Olympics postponement
Sport at its best is a glorious indulgence that blends adrenaline rush, exultant joy and mind-numbing grief both for the athlete and the expectant fan. However, in its worst form, sport is war minus the shooting while the cause of nationhood whips up jingoistic passions. But whatever be its intrinsic nature governed by context and history, sport can never exist in a vacuum and it needs a functional society to serve as its bedrock. In these distraught times of the pandemic and the resultant social distancing, basic survival takes precedence over moving limbs and the frenzied applause from a thrilled audience. And it was no surprise that sports events have been postponed or cancelled and the latest to face a disruption in its schedule is the Olympics. Football continues to be the beautiful game but the Olympics remains the world’s greatest congregation adhering to its eternal ‘faster, higher, stronger’ motto. Originally slated for a July 24 to August 9 slot at Tokyo this year, the high-voltage event got derailed once the coronavirus took flight from Wuhan’s wet market and coursed through the veins of an inter-connected globe. Initially, the International Olympic Committee (IOC) and host Japan were in denial and Australia and Canada threatened to boycott the event before better sense prevailed and the Olympics was pushed to a July 23 start, next year.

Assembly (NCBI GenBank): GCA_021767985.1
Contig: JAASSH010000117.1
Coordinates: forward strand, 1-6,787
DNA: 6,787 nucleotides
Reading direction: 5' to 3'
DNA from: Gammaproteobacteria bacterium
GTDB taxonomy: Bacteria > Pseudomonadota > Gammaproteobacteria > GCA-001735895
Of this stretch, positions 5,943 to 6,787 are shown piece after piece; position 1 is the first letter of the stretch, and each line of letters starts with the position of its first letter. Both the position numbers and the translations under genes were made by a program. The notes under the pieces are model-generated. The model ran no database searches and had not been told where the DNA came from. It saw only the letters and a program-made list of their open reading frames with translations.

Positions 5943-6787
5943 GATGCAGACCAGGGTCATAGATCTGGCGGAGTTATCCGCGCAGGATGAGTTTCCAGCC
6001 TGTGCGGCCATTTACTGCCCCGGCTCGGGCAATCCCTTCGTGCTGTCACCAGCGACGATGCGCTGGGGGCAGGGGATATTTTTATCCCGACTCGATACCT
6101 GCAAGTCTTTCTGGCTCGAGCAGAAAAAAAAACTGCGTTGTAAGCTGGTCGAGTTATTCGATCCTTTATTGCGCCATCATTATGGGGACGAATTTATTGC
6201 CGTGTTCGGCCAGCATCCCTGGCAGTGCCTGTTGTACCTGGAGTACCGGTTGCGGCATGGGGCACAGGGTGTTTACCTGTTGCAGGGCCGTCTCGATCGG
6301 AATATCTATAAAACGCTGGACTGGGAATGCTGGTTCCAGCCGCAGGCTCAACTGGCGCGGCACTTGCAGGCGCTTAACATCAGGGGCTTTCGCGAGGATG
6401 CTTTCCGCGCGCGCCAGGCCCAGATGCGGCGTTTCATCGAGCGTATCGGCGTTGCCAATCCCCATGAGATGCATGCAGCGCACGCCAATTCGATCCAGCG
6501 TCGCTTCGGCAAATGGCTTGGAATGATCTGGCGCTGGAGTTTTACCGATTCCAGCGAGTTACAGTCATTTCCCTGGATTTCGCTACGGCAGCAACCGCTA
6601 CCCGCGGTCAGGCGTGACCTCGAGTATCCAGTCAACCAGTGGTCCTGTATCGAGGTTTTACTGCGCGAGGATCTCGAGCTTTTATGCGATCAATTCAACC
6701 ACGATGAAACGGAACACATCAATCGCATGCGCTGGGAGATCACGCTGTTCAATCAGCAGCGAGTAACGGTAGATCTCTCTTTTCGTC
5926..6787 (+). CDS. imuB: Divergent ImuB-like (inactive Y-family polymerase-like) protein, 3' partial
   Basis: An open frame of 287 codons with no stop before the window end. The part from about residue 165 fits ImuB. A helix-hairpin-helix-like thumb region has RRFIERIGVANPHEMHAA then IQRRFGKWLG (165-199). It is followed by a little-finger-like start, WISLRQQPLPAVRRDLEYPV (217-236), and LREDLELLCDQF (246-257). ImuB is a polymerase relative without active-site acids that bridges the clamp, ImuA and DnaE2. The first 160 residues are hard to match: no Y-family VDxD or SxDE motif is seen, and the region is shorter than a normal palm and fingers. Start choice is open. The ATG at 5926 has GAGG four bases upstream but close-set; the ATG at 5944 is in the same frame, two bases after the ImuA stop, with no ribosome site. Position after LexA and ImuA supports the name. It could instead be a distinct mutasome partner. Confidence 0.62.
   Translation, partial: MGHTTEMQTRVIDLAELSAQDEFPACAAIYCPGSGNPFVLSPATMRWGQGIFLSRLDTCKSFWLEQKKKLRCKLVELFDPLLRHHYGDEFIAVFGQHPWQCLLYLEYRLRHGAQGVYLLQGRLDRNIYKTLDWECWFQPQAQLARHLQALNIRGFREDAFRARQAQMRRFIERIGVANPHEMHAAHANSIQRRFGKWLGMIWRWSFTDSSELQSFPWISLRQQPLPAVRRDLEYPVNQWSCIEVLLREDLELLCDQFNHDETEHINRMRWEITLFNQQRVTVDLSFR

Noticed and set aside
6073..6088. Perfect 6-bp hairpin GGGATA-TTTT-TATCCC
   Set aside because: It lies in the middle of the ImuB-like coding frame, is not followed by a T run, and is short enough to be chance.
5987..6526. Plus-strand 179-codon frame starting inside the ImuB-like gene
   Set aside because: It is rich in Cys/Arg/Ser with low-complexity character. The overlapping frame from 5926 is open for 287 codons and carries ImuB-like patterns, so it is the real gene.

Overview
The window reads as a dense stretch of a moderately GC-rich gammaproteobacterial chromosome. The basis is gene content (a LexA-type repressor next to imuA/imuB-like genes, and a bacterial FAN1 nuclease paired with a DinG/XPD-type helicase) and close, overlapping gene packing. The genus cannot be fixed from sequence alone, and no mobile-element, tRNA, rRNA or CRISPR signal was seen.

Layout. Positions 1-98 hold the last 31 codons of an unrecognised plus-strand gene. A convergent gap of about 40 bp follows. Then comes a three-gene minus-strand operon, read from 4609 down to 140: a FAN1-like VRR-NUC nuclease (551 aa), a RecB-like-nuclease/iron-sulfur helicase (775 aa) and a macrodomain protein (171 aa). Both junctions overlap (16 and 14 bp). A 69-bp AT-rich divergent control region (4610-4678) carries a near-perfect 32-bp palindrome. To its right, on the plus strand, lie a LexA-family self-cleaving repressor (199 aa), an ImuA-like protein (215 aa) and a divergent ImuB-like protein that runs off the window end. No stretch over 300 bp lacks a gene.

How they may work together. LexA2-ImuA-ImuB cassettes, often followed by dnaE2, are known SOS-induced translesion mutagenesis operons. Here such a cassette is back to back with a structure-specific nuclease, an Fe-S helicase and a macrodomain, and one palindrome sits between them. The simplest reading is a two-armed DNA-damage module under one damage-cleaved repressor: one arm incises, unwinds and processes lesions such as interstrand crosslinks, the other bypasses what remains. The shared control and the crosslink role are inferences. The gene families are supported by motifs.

A postponement is a first in the chequered history of the modern Olympics since its inception at Athens in 1896. But worse has happened, especially the cancellations, during 1916, 1940 and 1944, when the World Wars drew vicious lines of hate. There were also the Cold War years when the United States and its allies boycotted the Moscow Games in 1980 and the erstwhile Union of Soviet Socialist Republics retaliated along with the Eastern Bloc by skipping the 1984 Olympics at Los Angeles. The most heart-rending was the ‘Munich Massacre’ during the 1972 edition in then West Germany when a Palestinian group, Black September, killed 11 members of Israel’s squad. Seen through that prism of a bloodied past, the latest postponement seems a mere quibble. IOC president Thomas Bach and Tokyo 2020 president Yoshiro Mori concurred that fresh logistics had to be worked out and ideally a year’s preparation was mandatory. Initially estimated to cost about $28 billion, a delayed Olympics will have to factor inflation and a shrinking economy coping with a pandemic. Over the next 12 months, it is hoped the virus will wane and a semblance of normalcy will set the stage for the Olympics. Sport then would be a welcome balm. But for now, universal health is the overriding priority.